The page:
Businesses in Canada are going to have to get serious about figuring out how to respond to a data breach.
This week’s massive Equifax breach is a reminder of the stakes at play when dealing with users’ data. The looming implementation of proposed regulations under Canada’s Digital Privacy Act should also stiffen their resolve.
After Equifax’ systems were hacked, data on as many as 143 million Americans — and possibly a number of Canadians and others — was potentially compromised.
The fallout has the U.S. Congress demanding answers, the New York Attorney General’s office has launched an investigation, and class action lawsuits are being filed against it across America.
One application for a class action, filed this week in a New York courtroom, contends that Equifax acted negligently by taking more than a full month to report the breach to their consumers on September 7, after learning of it on July 29.
What’s more, the application notes, “[u]nlike other data breaches, not all of the people affected by the Equifax breach may be aware that they're customers of the company.” As a credit monitoring company, Equifax receives its information from financial institutions.
Another application, filed in Texas, argues that Equifax’s cyber security practises were lacking. “Equifax knew or should have known that its data and security systems did not adequately protect … consumer data,” the application alleges.
Canadians are getting in on the action, too. The Information and Privacy Commissioner of Canada has indicated its office will be looking into the matter. Class action lawyer Tony Merchant — of the Merchant Law Group — has filed application for a class action in British Columbia, Quebec, and Ontario.
Bernice Karn, a partner at Cassels Brock who specialises in information technology law, warns businesses to gird themselves. “You can never do enough to guard against cyber attacks. They’re going to happen. They’re going to happen with more and more frequency,” Karn told CBA National.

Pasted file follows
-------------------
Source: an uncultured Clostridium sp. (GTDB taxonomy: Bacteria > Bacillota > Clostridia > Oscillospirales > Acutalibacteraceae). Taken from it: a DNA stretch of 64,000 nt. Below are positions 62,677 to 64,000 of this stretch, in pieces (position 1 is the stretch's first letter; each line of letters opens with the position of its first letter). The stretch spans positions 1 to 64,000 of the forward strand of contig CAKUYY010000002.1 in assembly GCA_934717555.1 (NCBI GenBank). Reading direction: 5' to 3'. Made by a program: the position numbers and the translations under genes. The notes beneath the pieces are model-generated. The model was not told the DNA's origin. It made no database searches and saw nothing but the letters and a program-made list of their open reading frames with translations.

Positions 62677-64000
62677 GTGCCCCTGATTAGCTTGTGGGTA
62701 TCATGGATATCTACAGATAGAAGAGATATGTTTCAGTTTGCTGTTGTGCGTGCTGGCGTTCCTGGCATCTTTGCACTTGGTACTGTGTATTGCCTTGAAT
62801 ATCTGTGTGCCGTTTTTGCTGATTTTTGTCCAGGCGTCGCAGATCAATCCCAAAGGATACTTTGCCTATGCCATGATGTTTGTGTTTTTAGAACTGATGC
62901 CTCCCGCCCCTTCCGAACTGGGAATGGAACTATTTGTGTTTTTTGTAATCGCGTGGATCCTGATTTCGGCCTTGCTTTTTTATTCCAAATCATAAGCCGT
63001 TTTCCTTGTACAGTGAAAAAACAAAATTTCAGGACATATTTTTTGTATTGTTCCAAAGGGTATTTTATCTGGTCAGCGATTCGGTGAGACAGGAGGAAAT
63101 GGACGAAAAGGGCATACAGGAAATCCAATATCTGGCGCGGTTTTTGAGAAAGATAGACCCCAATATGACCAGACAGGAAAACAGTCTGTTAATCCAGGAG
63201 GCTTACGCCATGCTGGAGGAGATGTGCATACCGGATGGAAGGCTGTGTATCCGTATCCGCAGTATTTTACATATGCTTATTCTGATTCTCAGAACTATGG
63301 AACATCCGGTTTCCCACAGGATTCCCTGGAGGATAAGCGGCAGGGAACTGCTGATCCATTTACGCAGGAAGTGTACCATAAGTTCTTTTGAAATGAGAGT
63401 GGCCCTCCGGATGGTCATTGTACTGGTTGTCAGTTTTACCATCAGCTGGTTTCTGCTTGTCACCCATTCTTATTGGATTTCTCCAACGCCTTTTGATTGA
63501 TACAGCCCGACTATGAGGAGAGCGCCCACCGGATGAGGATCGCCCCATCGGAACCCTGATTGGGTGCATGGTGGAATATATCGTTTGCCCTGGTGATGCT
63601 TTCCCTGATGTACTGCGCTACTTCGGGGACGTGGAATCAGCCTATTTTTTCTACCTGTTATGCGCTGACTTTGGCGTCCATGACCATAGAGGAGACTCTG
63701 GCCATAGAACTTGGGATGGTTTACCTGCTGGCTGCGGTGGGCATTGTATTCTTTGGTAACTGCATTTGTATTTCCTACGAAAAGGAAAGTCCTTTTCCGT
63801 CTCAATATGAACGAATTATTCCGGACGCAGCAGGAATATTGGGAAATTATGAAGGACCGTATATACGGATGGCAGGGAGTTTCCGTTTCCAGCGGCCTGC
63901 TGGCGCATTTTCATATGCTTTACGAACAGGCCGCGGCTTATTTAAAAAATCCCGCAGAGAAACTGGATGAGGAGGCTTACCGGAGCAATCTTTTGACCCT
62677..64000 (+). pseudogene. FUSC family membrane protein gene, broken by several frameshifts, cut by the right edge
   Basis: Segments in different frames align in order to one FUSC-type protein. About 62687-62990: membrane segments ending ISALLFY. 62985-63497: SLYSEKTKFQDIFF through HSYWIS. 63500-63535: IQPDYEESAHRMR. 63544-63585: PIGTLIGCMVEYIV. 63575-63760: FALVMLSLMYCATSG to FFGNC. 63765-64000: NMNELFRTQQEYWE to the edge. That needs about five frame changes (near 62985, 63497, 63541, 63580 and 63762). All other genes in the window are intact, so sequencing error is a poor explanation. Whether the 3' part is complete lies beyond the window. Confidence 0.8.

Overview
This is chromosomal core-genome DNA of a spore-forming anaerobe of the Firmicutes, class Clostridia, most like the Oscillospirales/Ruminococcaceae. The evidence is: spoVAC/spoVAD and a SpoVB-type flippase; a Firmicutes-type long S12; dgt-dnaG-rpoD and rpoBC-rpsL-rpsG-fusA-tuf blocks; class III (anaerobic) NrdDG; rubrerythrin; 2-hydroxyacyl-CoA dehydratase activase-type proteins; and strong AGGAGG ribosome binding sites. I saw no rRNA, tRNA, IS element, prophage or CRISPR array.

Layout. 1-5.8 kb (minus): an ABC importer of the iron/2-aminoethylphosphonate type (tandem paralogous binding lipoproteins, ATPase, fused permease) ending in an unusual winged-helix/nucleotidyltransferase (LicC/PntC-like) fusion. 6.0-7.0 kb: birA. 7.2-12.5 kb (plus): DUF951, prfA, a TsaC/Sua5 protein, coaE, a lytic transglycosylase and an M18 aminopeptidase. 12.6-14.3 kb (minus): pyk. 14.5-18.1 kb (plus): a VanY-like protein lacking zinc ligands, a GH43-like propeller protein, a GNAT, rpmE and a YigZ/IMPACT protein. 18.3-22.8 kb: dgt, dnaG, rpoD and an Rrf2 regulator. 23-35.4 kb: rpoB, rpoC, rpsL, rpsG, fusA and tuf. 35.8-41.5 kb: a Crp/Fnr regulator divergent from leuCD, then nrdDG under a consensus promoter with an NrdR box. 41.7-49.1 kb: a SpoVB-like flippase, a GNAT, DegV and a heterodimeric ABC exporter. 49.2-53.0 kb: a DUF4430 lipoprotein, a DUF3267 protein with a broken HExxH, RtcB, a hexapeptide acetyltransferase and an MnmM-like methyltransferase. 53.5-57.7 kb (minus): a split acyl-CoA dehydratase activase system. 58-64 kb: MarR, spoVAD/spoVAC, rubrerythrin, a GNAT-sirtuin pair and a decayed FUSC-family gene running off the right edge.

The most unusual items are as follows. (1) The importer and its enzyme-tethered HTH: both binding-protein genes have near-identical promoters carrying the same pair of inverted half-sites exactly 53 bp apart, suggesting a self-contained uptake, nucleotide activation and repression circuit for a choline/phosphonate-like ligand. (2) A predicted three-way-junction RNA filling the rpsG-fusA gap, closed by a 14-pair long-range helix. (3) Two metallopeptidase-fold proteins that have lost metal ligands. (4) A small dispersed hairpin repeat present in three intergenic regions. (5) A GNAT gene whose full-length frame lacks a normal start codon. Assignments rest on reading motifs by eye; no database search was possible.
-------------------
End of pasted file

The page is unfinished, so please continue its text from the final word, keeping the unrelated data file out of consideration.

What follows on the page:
“We’re all kind of living in a fool’s paradise if you think you can completely block yourself from this type of thing affecting your company or organization.”
Even so, panicking or over-correcting is the wrong course of action, she says. A breach might at first look bad. Once the forensic auditors show up, however, an apparent data breach may, in fact, turn out to be a failed hack.
“Not all data breaches necessarily involve the compromise of personal information. You can rush to judgment,” Karn says. “Take a step back.”
At the same time, organizations subject to Canada’s Personal Information Protection and Electronic Documents Act (PIPEDA) are required to implement appropriate safeguards, and soon will have to follow data breach notification requirements, that were passed into law in 2015, particularly where it is reasonable to believe that a breach creates a real risk of “significant harm.” According to Nathalie David and Samuel Robichon at Clyde & Co’s Montreal office, “significant harm” covers “a range of scenarios, from humiliation and reputational damage loss to property and financial losses.”
But it’s hard to know what the threshhold is, and new reporting requirements are potentially onerous for corporations. “Clients are looking for binary analysis: If it’s this, we need to notify, if it’s that, we don’t need to notify,” Karn says, but adds: “I don’t think any legislation can address this properly.”
In addition to reporting, the law will require companies to meticulously document breaches. That is, when the data breach provisions come into force. And that won’t happen until the federal government passes regulations prescribing how notices are to be made.
At long last, it published proposed regulations for comment earlier this month. The Gazette notice indicates that the government is considering boosting the reporting requirements, forcing companies to include assessments of the potential harm caused by these breaches.
But Karn remains unimpressed. “When I read it, I thought to myself: ‘We’ve been waiting this long for this?”
It’s still anyone’s guess when the regulations will come into force. The notice in the Gazette reads states that organizations will be given “time to adjust their policies and procedures accordingly” to properly “track and record all breaches of security safeguards that they experience.”
Given that and the 30 day consultation period, Karn doesn’t see these regulations coming into force in 2017. “I’m open to being pleasantly surprised,” she says.
If provinces are getting anxious, or worried about the impact of the federal regulations, they’re more than welcome to adopt their own regulations on data breaches, given that PIPEDA can be supplanted by provincial legislation. Karn doesn’t see that happening.
“We’ve had PIPEDA now for, what, 16 years? We’ve had three provinces that have enacted their own legislation,” she notes. Of those, only Alberta has mandatory data breach notification.